The allergy-free lunchbox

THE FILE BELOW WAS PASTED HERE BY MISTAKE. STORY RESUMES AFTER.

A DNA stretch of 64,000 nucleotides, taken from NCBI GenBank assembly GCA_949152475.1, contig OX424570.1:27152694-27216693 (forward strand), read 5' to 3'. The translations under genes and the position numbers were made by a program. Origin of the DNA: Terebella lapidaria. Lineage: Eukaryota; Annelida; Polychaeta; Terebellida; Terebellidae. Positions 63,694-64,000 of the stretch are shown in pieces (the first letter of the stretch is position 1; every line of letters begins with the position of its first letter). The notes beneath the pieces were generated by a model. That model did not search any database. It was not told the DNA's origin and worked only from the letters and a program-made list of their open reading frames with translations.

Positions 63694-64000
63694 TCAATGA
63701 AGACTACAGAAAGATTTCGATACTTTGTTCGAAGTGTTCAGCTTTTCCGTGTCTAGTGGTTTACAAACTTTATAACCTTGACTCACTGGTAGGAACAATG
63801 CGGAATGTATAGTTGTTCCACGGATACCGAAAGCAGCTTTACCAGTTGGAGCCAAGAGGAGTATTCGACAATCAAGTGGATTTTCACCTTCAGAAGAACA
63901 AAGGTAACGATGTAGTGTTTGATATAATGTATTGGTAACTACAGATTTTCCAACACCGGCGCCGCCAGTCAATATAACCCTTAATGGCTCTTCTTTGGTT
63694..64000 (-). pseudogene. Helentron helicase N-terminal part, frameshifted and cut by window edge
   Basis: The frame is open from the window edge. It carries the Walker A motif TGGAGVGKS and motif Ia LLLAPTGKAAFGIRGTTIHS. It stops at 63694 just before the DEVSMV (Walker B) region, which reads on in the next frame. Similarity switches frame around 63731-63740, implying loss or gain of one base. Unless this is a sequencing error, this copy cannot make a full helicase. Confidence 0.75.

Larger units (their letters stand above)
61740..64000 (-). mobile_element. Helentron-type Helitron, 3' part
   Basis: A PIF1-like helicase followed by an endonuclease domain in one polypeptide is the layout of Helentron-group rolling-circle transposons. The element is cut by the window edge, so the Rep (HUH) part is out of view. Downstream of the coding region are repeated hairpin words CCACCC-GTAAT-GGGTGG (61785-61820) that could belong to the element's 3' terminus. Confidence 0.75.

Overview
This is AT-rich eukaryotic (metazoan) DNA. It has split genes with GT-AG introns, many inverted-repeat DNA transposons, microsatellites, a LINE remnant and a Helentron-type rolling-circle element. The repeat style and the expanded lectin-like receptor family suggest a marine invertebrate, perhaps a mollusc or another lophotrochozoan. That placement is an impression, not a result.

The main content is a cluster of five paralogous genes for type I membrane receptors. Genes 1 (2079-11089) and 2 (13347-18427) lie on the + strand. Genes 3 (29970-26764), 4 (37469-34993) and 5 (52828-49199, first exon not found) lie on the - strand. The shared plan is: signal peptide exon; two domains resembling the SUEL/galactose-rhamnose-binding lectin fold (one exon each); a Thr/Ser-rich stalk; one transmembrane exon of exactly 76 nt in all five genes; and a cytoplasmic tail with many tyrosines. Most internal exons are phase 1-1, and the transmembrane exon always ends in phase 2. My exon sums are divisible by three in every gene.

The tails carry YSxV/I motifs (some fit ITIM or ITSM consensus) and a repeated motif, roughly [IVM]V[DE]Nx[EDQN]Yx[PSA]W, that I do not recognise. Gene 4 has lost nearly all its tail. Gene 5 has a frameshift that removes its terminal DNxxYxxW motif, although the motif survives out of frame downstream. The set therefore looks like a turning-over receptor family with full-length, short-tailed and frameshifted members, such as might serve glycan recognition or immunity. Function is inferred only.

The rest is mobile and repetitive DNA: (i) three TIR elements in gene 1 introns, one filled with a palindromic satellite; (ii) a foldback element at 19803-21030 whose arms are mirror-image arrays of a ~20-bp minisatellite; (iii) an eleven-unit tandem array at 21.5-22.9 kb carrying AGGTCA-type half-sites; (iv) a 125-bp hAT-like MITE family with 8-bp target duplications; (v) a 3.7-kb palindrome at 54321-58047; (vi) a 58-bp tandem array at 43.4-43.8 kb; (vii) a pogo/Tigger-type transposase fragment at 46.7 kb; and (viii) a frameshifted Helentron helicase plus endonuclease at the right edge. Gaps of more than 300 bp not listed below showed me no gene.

Packing an exciting and nutritious lunchbox for your little ones every day can be a challenge at best. But when they have food allergies and intolerances, finding healthy snacks can be a really hard task. Wellness Warehouse's dietitian Melissa Gomes is on hand to help.